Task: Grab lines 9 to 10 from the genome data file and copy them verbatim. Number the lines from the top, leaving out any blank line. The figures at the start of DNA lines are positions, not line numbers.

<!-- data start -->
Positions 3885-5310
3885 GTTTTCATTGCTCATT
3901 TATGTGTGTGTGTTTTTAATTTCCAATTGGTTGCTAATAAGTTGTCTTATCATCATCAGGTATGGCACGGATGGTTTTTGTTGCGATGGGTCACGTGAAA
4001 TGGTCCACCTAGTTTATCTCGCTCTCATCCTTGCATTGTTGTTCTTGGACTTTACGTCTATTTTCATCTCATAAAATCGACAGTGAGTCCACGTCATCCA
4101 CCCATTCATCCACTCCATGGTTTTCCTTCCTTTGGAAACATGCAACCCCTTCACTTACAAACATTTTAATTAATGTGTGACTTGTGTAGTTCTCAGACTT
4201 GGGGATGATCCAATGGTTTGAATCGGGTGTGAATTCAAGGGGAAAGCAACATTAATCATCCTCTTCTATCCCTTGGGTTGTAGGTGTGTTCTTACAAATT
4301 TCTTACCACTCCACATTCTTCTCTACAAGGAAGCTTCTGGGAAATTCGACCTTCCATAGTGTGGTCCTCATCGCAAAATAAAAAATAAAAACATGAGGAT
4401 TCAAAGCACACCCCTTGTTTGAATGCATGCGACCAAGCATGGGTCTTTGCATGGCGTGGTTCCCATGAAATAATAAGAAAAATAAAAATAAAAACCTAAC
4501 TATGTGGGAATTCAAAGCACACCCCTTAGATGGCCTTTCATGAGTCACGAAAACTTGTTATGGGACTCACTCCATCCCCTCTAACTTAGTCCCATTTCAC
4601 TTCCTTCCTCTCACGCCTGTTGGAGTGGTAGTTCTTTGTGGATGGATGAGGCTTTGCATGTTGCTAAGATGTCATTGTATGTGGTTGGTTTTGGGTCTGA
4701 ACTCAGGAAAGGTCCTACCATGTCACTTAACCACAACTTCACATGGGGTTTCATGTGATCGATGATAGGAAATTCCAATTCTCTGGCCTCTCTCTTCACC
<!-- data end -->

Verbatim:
4501 TATGTGGGAATTCAAAGCACACCCCTTAGATGGCCTTTCATGAGTCACGAAAACTTGTTATGGGACTCACTCCATCCCCTCTAACTTAGTCCCATTTCAC
4601 TTCCTTCCTCTCACGCCTGTTGGAGTGGTAGTTCTTTGTGGATGGATGAGGCTTTGCATGTTGCTAAGATGTCATTGTATGTGGTTGGTTTTGGGTCTGA